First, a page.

As well as reaching out to target groups specifically, the Education Policy Outlook has previously highlighted that responsive and resilient education systems support all learners to develop ambitious and realistic career expectations (OECD, 2021[9]). This often entails working with children, young people and adults to help them develop career aspirations that are both achievable and reflective of their interests and ambitions through a more strategic use of realistic and relevant information on education, training, and employment opportunities. Such efforts can widen the scope of learners’ aspirations, ensure alignment with present and future labour needs, and overcome potentially inhibiting biases.

Recent OECD analysis of longitudinal datasets in multiple countries has provided new insight into the power of career guidance to enhance the employment outcomes of young people. Young adults, typically aged 25, have been found to commonly exhibit lower NEET rates, higher wages and greater job satisfaction if they had participated in a range of career guidance activities and demonstrate clearer career thinking at age 15. Such benefits typically amount to wage premia of 5% to 10% in periods of both economic growth and contraction (Covacevich et al., 2021[11]). Unfortunately, data suggest that relatively few young people at age 15 are being well prepared for their working lives (OECD, 2021[35]).

At the same time, OECD data indicate that students’ perspectives of educational and employment opportunities are commonly narrow from an early age, as well as outdated:

  • Even from a very young age, students’ perspectives of the futures available to them can show bias. In a survey of 5-year-olds in Estonia and England, one-quarter of the most popular roles girls reported aspiring to were in traditionally female-dominated occupations; the equivalent share among boys was over half, meaning that starting efforts to overcome such bias in secondary education is too late (OECD, 2021[8]).

  • On average across OECD countries, half of 15-year-olds identified an occupation from the same pool of 10 jobs when asked in PISA 2018 what job they expected to be doing at age 30 (Mann, Denis and Percy, 2020[10]).This career concentration has been growing since 2000 and is particularly common among girls and advantaged students.

  • At the same time, in some OECD countries, up to half of students selected jobs at risk of automation, with higher shares among disadvantaged students and boys (Mann et al., 2020[6]).

  • Bias may be particularly influential in students’ perspectives of science, technology, engineering and mathematics (STEM) careers. Evidence indicates that, besides women and girls, ethnic minorities and disadvantaged groups are under-represented in STEM fields (Mohr-Schroeder et al., 2020[36]; Buck, Cross Francis and Wilkins-Yel, 2020[37]).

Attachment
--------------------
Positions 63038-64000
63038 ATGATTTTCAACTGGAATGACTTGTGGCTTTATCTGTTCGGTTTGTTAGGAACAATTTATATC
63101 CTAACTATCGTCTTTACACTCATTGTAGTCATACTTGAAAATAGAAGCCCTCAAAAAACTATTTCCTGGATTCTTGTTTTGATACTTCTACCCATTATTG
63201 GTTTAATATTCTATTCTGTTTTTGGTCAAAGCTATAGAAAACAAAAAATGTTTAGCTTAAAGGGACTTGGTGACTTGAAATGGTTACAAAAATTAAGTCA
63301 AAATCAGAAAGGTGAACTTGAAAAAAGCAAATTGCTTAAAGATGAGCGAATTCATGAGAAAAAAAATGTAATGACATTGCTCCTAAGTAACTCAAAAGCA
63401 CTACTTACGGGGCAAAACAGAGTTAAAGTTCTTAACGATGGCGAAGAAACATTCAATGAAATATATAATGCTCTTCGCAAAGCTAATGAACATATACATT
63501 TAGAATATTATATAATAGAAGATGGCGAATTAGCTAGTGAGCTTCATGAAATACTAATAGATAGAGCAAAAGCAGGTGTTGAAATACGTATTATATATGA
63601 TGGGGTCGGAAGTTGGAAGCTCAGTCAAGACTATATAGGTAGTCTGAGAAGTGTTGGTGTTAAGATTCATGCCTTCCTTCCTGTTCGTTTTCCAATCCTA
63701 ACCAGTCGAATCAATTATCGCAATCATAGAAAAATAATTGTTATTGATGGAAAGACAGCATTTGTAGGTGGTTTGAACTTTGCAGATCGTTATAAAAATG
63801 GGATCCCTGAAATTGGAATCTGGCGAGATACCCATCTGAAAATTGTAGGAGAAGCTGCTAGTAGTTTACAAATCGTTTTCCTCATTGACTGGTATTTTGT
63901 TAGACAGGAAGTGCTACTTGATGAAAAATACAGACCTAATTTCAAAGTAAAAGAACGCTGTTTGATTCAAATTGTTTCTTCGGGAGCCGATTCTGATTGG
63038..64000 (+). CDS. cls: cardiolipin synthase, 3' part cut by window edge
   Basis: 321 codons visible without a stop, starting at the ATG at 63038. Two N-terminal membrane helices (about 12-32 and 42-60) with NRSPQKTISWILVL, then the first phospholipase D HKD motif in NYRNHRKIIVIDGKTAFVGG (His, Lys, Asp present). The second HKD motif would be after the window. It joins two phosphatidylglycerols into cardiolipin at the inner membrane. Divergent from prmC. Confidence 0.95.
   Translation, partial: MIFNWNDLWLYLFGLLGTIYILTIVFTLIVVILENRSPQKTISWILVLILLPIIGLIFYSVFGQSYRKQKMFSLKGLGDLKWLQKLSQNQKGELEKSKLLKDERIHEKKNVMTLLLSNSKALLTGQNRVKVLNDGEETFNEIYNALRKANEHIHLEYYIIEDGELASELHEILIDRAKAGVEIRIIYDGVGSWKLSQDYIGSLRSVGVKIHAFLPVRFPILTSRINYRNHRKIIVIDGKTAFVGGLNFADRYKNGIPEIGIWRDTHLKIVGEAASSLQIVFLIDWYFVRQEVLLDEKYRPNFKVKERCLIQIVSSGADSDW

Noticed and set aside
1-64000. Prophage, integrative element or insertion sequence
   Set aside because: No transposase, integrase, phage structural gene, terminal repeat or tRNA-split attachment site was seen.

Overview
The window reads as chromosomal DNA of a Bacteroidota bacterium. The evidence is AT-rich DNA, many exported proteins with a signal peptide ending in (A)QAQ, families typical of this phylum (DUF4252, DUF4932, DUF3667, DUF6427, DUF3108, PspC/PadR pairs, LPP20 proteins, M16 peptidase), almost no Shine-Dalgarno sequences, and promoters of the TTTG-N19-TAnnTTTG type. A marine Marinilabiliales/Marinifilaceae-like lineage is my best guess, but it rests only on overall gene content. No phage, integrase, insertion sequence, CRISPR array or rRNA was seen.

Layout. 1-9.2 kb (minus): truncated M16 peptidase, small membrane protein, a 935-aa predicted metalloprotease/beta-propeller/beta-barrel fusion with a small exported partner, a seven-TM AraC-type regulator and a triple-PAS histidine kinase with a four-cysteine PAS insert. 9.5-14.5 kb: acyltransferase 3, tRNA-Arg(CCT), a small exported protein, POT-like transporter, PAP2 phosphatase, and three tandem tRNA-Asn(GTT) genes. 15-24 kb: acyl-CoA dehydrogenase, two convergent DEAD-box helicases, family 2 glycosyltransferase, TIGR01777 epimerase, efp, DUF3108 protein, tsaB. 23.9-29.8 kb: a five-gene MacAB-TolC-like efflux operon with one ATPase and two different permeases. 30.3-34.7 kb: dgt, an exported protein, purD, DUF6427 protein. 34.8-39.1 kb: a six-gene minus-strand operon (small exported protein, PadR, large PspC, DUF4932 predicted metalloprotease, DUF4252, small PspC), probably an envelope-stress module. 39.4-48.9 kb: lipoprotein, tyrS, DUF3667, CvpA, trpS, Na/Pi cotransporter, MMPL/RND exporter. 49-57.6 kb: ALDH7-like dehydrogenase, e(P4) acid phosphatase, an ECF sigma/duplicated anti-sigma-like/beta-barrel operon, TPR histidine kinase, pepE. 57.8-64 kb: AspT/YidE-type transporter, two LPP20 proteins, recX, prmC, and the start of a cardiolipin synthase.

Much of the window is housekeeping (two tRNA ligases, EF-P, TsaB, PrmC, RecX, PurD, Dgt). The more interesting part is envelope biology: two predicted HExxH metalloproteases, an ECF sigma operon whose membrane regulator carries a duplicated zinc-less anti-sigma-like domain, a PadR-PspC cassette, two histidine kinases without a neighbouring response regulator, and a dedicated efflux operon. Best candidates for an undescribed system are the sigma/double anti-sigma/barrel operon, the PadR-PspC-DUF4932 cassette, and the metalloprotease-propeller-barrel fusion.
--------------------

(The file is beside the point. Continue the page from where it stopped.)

In many societies, narrow, outdated and biased perspectives are self-perpetuating as young people often turn to parents and their immediate social network to discuss career plans, whose support is constrained by their own experiences (Mann, Denis and Percy, 2020[10]). High-quality, school-based career guidance is therefore one intervention seen to have a positive impact (Covacevich et al., 2021[11]). In PISA 2018, 93% of school leaders reported that career guidance was available in their school. Commonly reported approaches included having specific, school-based career guidance staff or teachers. However, significant shares of students were in schools where the responsibility was shared across existing teaching staff or external career guidance staff. Further analysis indicates that in some education systems, such as Norway, Ireland, Finland or Germany, the vast majority of students are covered by the same delivery method, suggesting a comprehensive system-level policy is in place. However, in others, no single model dominates; this may inhibit the system’s ability to ensure efforts reach all learners (see Figure 4.3 and Figure 4.4). Beyond the data, previous policy analysis by the Education Policy Outlook has revealed that young people, particularly those with complex needs, benefit from career guidance with multiple complementary actions, that the quality of information provided is crucial, and that links with employers are important (OECD, 2021[9]; OECD, 2018[38]).